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Category Archive for 'Thailand'

Recognized as one of the most exciting young novelists in Latin America, Santiago Gamboa of Colombia has written a novel which defies easy labeling. Filled with non-stop action and much like a thriller in its ability to generate and maintain suspense, it is also a sociological illustration of crime on a grand scale, a study of political corruption and violence in more than one country, a close look at the interactions of one middle class Colombian family trapped in the complex social milieu of Bogota, the unusual love story of a brother and his nurturing sister who depend on each other for love, and ultimately, a story of innocence and overwhelming guilt, as felt by more than one character. Scenes set in Colombia during the rule of Alvaro Uribe (2002 – 2010) provide insights into that country’s political challenges and the power of its drug trade and are balanced by scenes in Thailand, where the often sadistic interpretation of “justice” bears little relationship to anything most of us have ever known. Ultimately, Gamboa’s wide-ranging plot lines keep the reader moving at a rapid pace, hopping from country to country – from Colombia and Thailand to India, Japan, and Iran, and back.

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The “sensitivity” of Japanese soldiers, their “wisdom in understanding,” and the “higher side of themselves” which they celebrate in the novel were lost on the allied Prisoners of War under their control, and these qualities will be just as lost on readers of this novel as they read about unconscionable examples of gross inhumanity. Set during World War II, when many Australians became POWs after the Fall of Singapore to the Japanese, the novel details the brutality of the conquerors, their starvation of prisoners, their forcing of dying soldiers to work until they collapsed and expired, their murders and tortures, and even their use of conscious prisoners as guinea pigs for Japanese officers who wanted to test their bayonets. The sadism which paralleled the officers’ interest in poetry was cultivated and celebrated among themselves as proof of their dedication to the Emperor, who could do no wrong. Much of the action here takes place during the building of the Siam to Burma Railway, known as the Death Railway, which the Emperor wanted finished immediately so that it could eventually be extended to India. Balanced against these horrors, which Flanagan depicts in grim and uncompromising imagery, is a non-traditional love story, which shows aspects of the Australian society from which most of the soldiers have come and hope to return, and particularly the society of Tasmania, which several main characters call home and where author Richard Flanagan himself grew up and has spent most of his life.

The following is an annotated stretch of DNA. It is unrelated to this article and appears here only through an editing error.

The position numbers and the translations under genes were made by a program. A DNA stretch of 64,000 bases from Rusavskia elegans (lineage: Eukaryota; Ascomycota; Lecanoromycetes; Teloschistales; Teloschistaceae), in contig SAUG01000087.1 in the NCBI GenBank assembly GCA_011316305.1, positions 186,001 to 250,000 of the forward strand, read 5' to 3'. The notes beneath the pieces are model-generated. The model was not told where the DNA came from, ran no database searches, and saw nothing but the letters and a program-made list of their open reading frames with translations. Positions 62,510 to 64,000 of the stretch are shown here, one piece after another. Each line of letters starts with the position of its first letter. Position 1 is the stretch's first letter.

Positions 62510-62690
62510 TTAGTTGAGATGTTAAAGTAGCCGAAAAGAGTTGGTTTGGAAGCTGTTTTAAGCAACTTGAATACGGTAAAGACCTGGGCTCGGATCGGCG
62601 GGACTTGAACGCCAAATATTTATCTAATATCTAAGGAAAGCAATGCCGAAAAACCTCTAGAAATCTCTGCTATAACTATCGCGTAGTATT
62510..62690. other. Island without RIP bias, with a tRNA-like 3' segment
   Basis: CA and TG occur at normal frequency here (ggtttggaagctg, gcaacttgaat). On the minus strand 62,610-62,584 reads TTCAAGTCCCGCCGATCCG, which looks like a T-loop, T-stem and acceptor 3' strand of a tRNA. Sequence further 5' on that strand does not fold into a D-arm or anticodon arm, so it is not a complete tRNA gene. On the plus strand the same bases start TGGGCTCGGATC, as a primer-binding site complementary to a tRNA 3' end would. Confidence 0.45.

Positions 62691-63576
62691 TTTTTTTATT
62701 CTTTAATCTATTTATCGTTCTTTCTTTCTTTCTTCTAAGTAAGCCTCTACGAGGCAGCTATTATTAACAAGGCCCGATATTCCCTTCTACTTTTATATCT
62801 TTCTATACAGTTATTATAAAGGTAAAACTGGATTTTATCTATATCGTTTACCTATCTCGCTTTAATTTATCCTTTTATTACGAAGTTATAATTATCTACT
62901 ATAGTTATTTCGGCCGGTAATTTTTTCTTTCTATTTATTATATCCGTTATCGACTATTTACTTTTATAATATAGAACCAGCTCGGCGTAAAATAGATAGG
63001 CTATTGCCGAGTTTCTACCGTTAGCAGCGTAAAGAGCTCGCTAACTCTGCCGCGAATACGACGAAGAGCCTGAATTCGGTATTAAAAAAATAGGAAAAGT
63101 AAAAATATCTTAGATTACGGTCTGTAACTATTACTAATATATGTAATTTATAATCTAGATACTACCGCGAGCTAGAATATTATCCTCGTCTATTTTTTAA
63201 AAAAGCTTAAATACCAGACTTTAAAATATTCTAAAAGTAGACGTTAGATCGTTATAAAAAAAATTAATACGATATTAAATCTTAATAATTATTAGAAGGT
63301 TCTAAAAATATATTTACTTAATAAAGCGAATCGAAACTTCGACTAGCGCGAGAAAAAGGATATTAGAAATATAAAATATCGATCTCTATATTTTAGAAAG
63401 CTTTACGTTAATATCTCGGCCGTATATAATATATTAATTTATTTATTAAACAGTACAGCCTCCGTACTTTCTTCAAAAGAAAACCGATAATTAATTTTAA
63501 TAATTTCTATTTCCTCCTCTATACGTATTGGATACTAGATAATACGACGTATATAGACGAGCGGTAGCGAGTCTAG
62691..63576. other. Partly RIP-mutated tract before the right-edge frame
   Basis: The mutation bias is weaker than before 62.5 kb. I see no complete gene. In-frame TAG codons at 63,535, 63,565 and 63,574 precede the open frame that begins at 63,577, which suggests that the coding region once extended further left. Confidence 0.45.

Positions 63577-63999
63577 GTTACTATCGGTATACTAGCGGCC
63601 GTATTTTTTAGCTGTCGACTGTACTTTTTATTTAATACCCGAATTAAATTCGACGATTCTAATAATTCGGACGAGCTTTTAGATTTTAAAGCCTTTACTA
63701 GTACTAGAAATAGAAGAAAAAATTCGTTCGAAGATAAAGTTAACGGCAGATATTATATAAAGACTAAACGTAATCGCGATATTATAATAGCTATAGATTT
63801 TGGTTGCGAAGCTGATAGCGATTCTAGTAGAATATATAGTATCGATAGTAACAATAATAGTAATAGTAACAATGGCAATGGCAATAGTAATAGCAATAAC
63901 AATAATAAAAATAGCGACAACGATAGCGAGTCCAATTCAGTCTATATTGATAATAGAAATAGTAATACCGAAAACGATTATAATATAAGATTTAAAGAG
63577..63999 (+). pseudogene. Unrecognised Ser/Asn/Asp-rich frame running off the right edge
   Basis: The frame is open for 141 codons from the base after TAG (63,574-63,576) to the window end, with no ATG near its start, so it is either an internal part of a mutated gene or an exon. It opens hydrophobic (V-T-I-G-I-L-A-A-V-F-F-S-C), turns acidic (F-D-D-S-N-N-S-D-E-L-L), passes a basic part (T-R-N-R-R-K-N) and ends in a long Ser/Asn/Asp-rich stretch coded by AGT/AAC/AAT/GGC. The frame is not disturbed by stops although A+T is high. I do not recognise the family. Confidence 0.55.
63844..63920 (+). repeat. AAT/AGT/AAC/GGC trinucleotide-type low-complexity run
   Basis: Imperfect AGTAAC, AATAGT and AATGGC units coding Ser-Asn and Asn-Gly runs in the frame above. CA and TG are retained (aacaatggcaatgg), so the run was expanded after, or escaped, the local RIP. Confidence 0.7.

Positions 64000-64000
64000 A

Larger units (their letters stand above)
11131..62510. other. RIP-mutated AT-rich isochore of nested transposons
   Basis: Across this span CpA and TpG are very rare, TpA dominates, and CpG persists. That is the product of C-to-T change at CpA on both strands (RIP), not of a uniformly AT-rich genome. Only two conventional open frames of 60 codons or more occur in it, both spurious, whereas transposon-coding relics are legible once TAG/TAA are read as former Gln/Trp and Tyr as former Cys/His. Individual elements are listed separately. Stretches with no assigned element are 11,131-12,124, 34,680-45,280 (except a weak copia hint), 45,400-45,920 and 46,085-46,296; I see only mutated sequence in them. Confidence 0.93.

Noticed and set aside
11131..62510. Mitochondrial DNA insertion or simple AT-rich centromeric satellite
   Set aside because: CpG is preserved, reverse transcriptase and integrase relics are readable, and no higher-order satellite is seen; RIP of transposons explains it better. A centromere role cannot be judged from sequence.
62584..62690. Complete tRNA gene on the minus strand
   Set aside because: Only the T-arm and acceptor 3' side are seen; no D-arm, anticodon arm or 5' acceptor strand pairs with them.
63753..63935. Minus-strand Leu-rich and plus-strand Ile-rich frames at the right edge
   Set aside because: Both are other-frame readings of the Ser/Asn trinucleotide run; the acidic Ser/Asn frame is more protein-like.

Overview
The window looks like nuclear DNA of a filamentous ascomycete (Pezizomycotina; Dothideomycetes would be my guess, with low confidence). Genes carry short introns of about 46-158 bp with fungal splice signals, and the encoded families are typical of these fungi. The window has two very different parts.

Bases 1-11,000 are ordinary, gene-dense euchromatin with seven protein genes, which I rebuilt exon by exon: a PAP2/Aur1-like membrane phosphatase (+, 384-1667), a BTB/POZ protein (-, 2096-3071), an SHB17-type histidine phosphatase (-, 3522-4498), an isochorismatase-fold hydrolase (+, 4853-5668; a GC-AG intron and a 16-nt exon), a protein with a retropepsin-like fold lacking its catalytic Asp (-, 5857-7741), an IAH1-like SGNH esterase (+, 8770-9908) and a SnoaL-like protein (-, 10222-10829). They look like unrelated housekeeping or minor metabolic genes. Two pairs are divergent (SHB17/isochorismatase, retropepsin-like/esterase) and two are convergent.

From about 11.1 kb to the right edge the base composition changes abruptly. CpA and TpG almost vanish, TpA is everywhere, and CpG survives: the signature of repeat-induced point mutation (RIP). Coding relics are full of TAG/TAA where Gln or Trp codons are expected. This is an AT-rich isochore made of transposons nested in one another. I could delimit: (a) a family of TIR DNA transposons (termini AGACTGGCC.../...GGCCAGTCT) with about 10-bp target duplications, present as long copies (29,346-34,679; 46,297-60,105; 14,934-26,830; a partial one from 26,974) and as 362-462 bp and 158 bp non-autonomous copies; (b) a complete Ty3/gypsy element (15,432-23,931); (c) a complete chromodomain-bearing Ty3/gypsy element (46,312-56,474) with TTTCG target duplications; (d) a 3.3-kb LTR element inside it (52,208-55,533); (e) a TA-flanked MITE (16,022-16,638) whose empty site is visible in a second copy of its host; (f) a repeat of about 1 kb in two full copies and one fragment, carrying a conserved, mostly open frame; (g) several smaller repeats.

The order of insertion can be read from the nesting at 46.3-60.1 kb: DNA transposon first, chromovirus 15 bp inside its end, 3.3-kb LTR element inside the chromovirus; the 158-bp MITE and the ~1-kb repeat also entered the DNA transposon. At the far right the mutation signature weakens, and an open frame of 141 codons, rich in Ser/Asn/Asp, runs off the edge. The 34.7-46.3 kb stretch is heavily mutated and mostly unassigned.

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Whether she is “Walking With the Great Apes: Jane Goodall, Dian Fossey, Birute Galdikas,” canoeing the Sundarbans for tigers (Spell of the Tiger: The Man-Eaters of Sundarbans), or, in this case, exploring Cambodia, Thailand, and Laos seeking the golden moon bear, Sy Montgomery single-mindedly seeks out rare animals, refusing to limit her searches to “safe” areas. Facing land-mines in Cambodia, warring tribes on the Thai border with Myanmar (Burma), poachers in Laos, and a poverty-stricken Laotian society in which people eat virtually all insect and animal life, Montgomery attempts to track down a golden bear with Mickey-Mouse-type ears and a black mane, thought to be a variety of moon bear, and unlike any other bear known to science, possibly “the scientific finding of a lifetime.”

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Three young college graduates are looking for Eden in the 1990s, someplace the rest of the world has not discovered, where they can live apart from corrupt “civilization” and enjoy the more “meaningful” aspects of a simple life, independent of the rest of the world. Surviving a long sea swim, conquering the cliffs on an uncharted island, and, more importantly, recognizing a dope farm and avoiding the bloodthirsty gunmen who patrol it, the three eventually make their way onto “The Beach,” the utopian society Daffy has told Richard about, and in which he was a founding member. As they settle in and learn the ropes, the three newcomers experience the mystical, sometimes drug-induced peacefulness they’ve always dreamed of. As in Lord of the Flies and other utopian dreams, the magic lasts only until the first big crisis, and on the beach, several crises occur simultaneously.

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